People, Travel

Australian visa crackdown plan cancelled after outrage

Australian visa crackdown plan cancelled after outrageAustralian visa crackdown plan cancelled after outrage

Australia’s border protection agency has sparked outrage with a snap announcement it would carry out visa checks on the streets of Melbourne.

Australian Border Force (ABF) said its officers would be checking for visa fraud as part of a general crime crackdown involving several agencies.

But the move sparked a social media outcry, with fears of harassment and racial profiling.

Victoria Police then said Operation Fortitude had been cancelled.

A scheduled press conference was also cancelled as dozens of people gathered in the heart of Melbourne to protest against the operation.

The initial statement from the ABF said a “diverse team of transport and enforcement agencies” would be operating in Melbourne on Friday and Saturday night.

“Officers will be positioned at various locations around the CBD speaking with any individual we cross paths with,” said regional commander Don Smith.

“You need to be aware of the conditions of your visa; if you commit visa fraud, you should know it’s only a matter of time before you’re caught out.”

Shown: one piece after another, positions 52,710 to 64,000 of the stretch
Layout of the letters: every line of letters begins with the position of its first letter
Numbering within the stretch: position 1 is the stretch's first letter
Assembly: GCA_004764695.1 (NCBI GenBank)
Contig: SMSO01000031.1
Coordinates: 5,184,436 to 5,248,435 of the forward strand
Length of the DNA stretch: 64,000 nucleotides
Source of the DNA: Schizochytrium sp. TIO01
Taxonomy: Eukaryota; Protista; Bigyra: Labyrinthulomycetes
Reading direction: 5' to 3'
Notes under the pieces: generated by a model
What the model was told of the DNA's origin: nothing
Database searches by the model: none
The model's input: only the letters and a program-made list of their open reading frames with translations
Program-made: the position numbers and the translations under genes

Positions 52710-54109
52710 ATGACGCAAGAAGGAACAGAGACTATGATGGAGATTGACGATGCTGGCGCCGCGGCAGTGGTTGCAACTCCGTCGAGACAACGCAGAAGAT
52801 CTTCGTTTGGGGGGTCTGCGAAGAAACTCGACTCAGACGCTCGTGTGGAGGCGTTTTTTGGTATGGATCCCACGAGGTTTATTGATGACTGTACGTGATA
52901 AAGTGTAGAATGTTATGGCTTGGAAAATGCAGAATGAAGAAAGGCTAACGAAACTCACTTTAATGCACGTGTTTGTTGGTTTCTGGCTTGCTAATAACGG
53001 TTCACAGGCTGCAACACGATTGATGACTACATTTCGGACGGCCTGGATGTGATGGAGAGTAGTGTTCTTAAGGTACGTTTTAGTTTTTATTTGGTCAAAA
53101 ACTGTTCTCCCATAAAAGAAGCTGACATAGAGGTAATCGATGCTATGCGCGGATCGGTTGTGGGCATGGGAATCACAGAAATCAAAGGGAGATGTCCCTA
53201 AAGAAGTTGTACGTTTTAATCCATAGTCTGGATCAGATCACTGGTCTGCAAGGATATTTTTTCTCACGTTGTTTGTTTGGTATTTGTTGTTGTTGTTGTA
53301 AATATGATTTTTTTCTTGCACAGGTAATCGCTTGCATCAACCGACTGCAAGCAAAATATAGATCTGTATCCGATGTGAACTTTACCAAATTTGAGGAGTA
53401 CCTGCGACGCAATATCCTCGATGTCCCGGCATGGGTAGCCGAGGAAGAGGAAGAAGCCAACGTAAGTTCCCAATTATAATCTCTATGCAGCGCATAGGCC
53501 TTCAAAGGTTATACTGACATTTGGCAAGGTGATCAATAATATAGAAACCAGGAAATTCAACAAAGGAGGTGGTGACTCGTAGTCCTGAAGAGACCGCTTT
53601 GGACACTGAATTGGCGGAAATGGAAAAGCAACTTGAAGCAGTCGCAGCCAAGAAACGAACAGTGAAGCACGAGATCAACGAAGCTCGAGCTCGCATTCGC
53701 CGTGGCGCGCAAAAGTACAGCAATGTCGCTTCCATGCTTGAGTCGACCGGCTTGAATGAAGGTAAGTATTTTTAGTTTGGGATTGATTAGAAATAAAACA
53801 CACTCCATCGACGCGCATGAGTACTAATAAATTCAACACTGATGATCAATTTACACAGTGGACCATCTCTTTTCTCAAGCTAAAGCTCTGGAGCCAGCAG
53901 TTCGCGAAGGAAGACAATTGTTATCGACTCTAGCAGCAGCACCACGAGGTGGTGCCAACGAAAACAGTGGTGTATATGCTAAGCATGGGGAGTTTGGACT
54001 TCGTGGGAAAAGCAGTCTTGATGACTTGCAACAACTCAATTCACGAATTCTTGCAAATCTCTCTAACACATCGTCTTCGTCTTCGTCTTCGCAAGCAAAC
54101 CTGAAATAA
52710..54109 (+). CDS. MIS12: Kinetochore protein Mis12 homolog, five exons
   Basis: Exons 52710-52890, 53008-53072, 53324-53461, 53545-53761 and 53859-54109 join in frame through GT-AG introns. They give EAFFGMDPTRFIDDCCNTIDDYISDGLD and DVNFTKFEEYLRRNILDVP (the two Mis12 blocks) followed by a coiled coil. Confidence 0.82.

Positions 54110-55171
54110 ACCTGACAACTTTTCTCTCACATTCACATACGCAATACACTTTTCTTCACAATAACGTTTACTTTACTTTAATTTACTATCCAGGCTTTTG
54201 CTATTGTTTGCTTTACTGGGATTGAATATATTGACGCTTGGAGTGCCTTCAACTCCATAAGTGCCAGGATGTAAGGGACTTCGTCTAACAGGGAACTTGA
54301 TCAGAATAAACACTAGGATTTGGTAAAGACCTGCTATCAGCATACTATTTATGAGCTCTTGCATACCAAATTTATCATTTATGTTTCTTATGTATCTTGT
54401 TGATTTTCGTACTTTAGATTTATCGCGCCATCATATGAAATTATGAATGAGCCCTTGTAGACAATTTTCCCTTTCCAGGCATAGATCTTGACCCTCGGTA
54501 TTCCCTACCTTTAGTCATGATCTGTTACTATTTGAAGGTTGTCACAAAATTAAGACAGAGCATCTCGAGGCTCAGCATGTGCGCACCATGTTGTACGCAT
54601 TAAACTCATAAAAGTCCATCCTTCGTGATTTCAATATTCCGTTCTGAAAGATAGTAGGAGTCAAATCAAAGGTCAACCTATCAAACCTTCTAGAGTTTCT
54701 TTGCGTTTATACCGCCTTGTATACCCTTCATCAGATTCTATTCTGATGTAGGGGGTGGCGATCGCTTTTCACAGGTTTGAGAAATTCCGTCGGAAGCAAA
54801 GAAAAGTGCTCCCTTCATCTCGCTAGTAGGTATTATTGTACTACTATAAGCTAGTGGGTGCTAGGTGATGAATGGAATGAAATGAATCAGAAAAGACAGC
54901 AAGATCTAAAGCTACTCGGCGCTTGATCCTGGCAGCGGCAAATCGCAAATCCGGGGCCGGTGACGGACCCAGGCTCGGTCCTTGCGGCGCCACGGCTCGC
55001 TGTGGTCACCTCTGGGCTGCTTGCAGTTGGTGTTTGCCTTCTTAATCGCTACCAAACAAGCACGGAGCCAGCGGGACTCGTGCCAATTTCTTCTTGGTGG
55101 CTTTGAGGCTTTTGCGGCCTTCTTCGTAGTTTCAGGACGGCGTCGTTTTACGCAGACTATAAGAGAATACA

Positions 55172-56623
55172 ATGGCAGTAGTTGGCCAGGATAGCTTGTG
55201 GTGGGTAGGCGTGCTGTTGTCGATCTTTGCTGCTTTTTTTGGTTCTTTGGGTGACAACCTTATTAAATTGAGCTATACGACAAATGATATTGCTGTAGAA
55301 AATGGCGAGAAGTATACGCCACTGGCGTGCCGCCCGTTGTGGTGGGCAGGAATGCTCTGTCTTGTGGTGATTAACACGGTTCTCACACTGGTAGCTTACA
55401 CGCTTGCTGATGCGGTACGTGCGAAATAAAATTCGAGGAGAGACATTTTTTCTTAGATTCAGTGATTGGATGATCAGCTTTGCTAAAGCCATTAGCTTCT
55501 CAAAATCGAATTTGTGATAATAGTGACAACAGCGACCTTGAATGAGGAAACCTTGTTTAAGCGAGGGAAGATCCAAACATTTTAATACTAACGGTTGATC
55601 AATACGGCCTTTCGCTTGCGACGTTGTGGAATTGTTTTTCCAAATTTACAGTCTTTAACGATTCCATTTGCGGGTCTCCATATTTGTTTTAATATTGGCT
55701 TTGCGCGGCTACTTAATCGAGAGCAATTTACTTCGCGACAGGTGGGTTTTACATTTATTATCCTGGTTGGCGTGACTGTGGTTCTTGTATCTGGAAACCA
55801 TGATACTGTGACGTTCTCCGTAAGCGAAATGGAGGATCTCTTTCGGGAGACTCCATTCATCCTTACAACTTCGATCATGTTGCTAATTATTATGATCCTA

Word of the plan spread like wildfire on social media and there were calls for a snap protest outside the Flinders Street train station.

The ABF later issued a “clarifying statement” on its plans, saying: “[We] will not be ‘stopping people at random’ in Melbourne to ‘check people’s papers’ as reported in media.

“The ABF does not and will not stop people at random in the streets and does not target on the basis of race, religion or ethnicity.”

Police have since cancelled the entire multi-agency operation.

“Victoria Police has made a decision not to go ahead with this weekend’s Operation Fortitude,” it said.

“We understand there has been a high level of community interest and concern, which has been taken into consideration when making this decision.”

The Federal Government spent $10 million Australian ($7.7m; £4.6m) in branding the months-old Border Force with a new hardline image, local media this week reported.

It includes new military-style uniforms and signs at airports and detention centers.